Best Practices for Form Design

47 %
53 %
Information about Best Practices for Form Design

Published on July 22, 2007

Author: lukew



In my Best Practices For Web Form Design talk at IA Summit 2007 I walked thorugh the importance of Web forms and a series of design best practices culled from live to site analytics, usability testing, eye-tracking studies, and best practice surveys.

Some of the topics I discuss and provide patterns for are: label alignment, required form filed, input field sizes, content grouping, primary & secondary actions, help text & tips, dyanmic help systems, inline validation, error messages, progress indicators, success messaging, progressive disclosure, gradual engagement, tabbing, flexible data inputs, smart defaults, paths to completion, selection dependent inputs, and more...


Luke Wroblewski Yahoo! Inc. • Senior Principal Designer LukeW Interface Designs • Principal & Founder • Product design & strategy services Author • Site-Seeing: A Visual Approach to Web Usability (Wiley & Sons) • Functioning Form: Web applications, product strategy, & interface design articles Previously • eBay Inc., Lead Designer • University of Illinois, Instructor • NCSA, Senior Designer 2




ACCESS Images from Flickr users katielips, pealco, and *nathan 6




Why Forms Matter • How customers “talk” to companies online • Commerce ($) • User: Enable purchasing • Business: Maximize sales • Access (membership) • User: Enable participation • Business: Increase customers & grow communities • Engagement • User: Enable information entry & manipulation • Business: Accumulate content & data 10

Design Principles • Minimize the pain • No one likes filing in forms • Smart defaults, inline validation, forgiving inputs • Illuminate a path to completion • Consider the context • Familiar vs. foreign • Frequently used vs. rarely used • Ensure consistent communication • Errors, Help, Success • Single voice despite many stakeholders 11

Analyzing Performance • Usability Testing Errors, issues, assists, completion rates, time spent per • task, satisfaction scores • Eye Tracking Completion times, fixations, saccades • • Customer Support Top problems, number of incidents • • Best Practices Common solutions, unique approaches • • Site Tracking Completion rates, entry points, exit points, elements • utilized, data entered 12

Design Patterns Visual Communication Information Affordances + Engagement Interaction Disclosure + Response Feedback Verification 13


Information • Layout • Label positioning • Content groupings • Input Affordances • Formats, required fields • Actions • Primary & secondary • Help & Tips • Visual Hierarchy 15

Top Aligned Labels • When data being collected is familiar • Minimize time to completion • Require more vertical space • Spacing or contrast is vital to enable efficient scanning • Flexibility for localization and complex inputs 16

Top-aligned Labels 17

Right Aligned Labels • Clear association between label and field • Requires less vertical space • More difficult to just scan labels due to left rag • Fast completion times 18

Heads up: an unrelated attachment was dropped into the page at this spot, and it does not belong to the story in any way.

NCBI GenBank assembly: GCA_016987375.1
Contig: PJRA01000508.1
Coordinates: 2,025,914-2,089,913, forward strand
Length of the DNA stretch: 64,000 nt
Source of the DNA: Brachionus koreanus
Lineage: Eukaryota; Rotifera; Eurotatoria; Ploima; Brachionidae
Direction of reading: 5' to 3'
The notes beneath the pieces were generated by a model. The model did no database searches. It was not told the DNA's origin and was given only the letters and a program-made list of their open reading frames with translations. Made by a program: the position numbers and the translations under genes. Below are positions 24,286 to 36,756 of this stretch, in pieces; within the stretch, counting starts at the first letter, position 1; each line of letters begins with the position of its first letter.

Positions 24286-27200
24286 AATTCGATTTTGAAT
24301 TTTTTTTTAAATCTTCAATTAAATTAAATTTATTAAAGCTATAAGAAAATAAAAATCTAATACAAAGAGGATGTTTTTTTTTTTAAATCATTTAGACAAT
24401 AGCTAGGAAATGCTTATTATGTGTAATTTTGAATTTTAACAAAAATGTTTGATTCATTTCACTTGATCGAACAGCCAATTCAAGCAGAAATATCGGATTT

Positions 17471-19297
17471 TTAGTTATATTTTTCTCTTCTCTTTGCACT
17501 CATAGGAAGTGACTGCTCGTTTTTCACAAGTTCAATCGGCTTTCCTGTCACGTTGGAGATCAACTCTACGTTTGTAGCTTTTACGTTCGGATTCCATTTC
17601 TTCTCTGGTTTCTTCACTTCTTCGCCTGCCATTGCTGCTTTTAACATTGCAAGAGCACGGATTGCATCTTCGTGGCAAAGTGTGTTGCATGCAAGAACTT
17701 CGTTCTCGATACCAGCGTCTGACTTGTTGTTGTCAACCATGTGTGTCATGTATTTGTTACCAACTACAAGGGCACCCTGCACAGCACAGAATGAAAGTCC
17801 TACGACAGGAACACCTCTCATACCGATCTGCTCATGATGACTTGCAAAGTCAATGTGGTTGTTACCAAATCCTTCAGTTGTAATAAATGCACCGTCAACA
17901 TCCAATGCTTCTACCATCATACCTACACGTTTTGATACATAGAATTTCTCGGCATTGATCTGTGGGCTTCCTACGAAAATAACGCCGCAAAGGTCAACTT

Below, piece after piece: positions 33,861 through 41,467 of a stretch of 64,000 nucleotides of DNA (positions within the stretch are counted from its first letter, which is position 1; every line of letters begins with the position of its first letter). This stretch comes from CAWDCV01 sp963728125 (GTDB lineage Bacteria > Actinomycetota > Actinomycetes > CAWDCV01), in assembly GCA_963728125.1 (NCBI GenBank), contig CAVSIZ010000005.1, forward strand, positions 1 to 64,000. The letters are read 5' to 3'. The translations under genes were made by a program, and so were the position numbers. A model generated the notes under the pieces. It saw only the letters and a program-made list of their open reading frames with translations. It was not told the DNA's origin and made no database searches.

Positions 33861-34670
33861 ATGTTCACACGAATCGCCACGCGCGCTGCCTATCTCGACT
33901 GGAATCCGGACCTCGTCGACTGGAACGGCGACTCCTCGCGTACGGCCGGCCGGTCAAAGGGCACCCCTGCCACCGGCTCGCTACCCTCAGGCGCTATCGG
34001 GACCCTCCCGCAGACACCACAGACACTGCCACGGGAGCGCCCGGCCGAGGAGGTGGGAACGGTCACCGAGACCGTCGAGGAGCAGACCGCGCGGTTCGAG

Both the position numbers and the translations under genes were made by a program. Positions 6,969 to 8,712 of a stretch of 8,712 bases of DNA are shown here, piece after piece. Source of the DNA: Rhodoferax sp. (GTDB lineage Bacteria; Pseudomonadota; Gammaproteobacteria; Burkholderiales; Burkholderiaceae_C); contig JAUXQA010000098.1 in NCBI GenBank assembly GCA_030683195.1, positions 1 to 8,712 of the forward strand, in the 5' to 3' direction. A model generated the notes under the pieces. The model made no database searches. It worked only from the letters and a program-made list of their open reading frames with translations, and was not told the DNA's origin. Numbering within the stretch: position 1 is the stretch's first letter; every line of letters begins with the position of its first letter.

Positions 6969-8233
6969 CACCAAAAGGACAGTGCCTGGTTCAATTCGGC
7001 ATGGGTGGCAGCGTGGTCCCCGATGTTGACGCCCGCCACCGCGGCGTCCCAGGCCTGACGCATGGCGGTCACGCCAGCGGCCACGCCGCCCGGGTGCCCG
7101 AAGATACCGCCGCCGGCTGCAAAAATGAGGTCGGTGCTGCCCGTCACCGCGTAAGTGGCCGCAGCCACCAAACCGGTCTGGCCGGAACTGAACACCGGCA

Right-aligned labels 19

Left Aligned Labels • When data required is unfamiliar • Enables label scanning • Less clear association between label and field • Requires less vertical space • Changing label length may impair layout 20

Left-aligned labels 21

Eye-tracking Data • July 2006 study by Matteo Penzo • Left-aligned labels • Easily associated labels with the proper input fields • Excessive distances between labels inputs forced users to take more time • Right-aligned labels • Reduced overall number of fixations by nearly half • Form completion times were cut nearly in half • Top-aligned labels • Permitted users to capture both labels & inputs with a single eye movement’ • Fastest completion times 22

• For reduced completion times & familiar data input: top aligned BEST PRACTICE • When vertical screen space is a constraint: right aligned • For unfamiliar, or advanced data entry: left aligned 23

Required Form Fields • Indication of required fields is most useful when • There are lots of fields • But very few are required • Enables users to scan form to see what needs to be filled in • Indication of optional fields is most useful when • Very few fields are optional • Neither is realy useful when • All fields are required 24

All fields required 25

All fields required 26

Most fields required 27

Few fields optional 28



• Try to avoid optional fields • If most fields are required: indicate optional fields BEST PRACTICE • If most fields are optional: indicate required fields • Text is best, but * often works for required fields • Associate indicators with labels 31

Field Lengths • Field lengths can provide valuable affordances • Appropriate field lengths provide enough space for inputs • Random field lengths may add visual noise to a form 32




• When possible, use field length as an affordance BEST PRACTICE • Otherwise consider a consistent length that provides enough room for inputs 36

Content Grouping • Content relationships provide a structured way to organize a form • Groupings provide • A way to scan information required at a high level • A sense of how information within a form is related 37

Lots of content grouping 38

Excessive visual noise 39

Minimum amount necessary 40


Minimum amount necessary 42


• Use relevant content groupings to organize forms BEST PRACTICE • Use the minimum amount of visual elements necessary to communicate useful relationships 44

Actions • Not all form actions are equal • Reset, Cancel, & Go Back are secondary actions: rarely need to be used (if at all) • Save, Continue, & Submit are primary actions: directly responsible for form completion • The visual presentation of actions should match their importance 45



• Avoid secondary actions if possible BEST PRACTICE • Otherwise, ensure a clear visual distinction between primary & secondary actions 48

Help & Tips • Help & Tips are useful when: Asking for unfamiliar data • Users may question why data is being requested • There are recommended ways of providing data • Certain data requests are optional • • However, Help & Tips can quickly overwhelm a form if overused • In these cases, you may want to consider a dynamic solution • Automatic inline exposure • User activated inline exposure • User activated section exposure 49

Help Text 50

Lots of Help/Tips 51


Automatic inline exposure 53

Automatic inline exposure 54

User-activated inline exposure 55

User-activated inline exposure 56

User-activated section exposure 57

• Minimize the amount of help & tips required to fill out a form • Help visible and adjacent to a data BEST PRACTICE request is most useful • When lots of unfamiliar data is being requested, consider using a dynamic help system 58


Interaction • Path to Completion • “Tabbing” • Progressive Disclosure • Exposing dependencies 60